In the 1990s, a formal process was established for the appointment of pastors (elders) in churches in the association. In 1999, the Great Commission Leadership Institute was formed as a ministry to support the training of pastors within the local church.
In 2002, Great Commission Association of Churches was accepted into the Evangelical Council for Financial Accountability.
In 2003, the first Faithwalkers conference was held. Today member churches in GCC sponsor Faithwalkers conferences in different parts of the US. The purpose of Faithwalkers is to teach young people the vision of fulfilling the Great Commission of Jesus Christ and New Testament values.
In 2006, Great Commission Churches officially adopted the Core Values Statement, which explains the beliefs and practices of churches in the association.
In 2007, Great Commission Churches joined the National Association of Evangelicals.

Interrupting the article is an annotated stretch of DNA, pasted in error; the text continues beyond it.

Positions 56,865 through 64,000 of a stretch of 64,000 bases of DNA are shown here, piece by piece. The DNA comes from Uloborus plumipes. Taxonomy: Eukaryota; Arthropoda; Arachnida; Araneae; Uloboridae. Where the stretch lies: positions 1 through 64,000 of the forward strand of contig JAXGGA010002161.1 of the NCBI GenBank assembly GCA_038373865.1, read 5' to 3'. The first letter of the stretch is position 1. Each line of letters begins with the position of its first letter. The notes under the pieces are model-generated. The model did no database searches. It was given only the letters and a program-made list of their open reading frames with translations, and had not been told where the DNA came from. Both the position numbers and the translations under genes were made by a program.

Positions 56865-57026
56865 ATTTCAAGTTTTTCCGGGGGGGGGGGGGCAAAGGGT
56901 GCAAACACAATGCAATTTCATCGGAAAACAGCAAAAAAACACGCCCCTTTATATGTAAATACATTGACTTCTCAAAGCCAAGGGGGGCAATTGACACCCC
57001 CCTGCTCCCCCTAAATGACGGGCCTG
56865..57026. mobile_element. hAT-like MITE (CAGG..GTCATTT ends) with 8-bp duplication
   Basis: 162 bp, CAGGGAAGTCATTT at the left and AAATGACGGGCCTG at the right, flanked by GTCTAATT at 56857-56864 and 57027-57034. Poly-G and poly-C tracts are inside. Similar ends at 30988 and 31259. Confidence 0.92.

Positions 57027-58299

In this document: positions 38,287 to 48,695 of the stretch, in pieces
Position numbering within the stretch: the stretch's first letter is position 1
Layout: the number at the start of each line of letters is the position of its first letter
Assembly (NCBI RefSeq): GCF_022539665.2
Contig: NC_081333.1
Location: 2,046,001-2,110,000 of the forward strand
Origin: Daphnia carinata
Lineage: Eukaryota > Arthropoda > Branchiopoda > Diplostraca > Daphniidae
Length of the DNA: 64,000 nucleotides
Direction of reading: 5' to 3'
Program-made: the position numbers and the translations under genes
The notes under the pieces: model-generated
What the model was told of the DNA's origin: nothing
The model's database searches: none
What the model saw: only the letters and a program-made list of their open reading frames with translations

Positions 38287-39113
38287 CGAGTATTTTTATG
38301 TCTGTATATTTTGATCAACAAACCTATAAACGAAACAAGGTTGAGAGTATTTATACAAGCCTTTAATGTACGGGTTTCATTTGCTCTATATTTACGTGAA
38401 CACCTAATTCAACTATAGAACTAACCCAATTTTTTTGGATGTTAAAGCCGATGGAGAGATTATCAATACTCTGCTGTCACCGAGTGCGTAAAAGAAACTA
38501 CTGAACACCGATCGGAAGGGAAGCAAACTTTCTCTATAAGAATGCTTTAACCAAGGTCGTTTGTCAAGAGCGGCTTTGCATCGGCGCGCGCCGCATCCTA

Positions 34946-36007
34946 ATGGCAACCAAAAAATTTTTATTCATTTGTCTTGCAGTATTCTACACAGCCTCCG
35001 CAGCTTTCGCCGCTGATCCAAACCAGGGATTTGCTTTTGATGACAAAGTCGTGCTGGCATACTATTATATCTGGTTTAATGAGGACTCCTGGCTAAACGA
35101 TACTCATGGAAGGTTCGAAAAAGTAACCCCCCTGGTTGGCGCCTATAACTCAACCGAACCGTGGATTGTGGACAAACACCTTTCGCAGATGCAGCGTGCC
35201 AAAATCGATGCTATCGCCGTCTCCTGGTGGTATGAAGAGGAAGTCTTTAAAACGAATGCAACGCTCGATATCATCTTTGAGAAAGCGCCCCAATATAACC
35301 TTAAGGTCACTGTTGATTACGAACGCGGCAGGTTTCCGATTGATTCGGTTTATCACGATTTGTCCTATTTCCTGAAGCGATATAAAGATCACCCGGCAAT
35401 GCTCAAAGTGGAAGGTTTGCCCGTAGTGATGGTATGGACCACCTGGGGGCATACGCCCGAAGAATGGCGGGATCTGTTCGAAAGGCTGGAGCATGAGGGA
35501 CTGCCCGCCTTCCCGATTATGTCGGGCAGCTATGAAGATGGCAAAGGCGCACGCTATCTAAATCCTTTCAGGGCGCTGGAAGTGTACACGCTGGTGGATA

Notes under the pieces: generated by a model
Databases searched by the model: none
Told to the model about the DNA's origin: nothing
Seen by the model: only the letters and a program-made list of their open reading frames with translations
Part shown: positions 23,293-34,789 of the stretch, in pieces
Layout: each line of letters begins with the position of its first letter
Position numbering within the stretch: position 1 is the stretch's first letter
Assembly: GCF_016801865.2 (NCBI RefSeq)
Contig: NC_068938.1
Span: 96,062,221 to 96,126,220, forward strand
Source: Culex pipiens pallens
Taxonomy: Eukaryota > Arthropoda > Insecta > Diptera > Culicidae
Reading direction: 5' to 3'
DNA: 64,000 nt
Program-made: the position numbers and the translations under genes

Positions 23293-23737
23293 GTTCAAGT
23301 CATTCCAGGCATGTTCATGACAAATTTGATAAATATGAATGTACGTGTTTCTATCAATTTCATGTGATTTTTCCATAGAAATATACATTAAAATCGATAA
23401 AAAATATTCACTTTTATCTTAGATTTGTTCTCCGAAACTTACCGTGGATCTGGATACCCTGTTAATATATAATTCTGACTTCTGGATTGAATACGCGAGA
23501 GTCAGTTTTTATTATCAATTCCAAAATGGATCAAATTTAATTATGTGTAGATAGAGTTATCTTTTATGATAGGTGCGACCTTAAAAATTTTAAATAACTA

Each Great Commission church has an "Acts 1:8 Plan," designed to proclaim the gospel in its city, state, nation, and the world.
GCC churches partner with fellow ministries and churches that are part of the Great Commission church movement around the world. The Great Commission Association was formed as a ministry of Great Commission Churches to encourage and support international churches and ministries that share the Great Commission Church vision and values. Outside of the United States, there are Great Commission churches in Asia, Europe and Latin America.
The Asia ministry was started in 1987, primarily through sending teams of international students from U.S. colleges back to their home countries. Today, there are churches in Hong Kong, Singapore, Malaysia, Thailand, Nepal, India, and Philippines. Doug Brown, Mike Bergen, Tom Short and others provide leadership for GCC's ministry to Asia.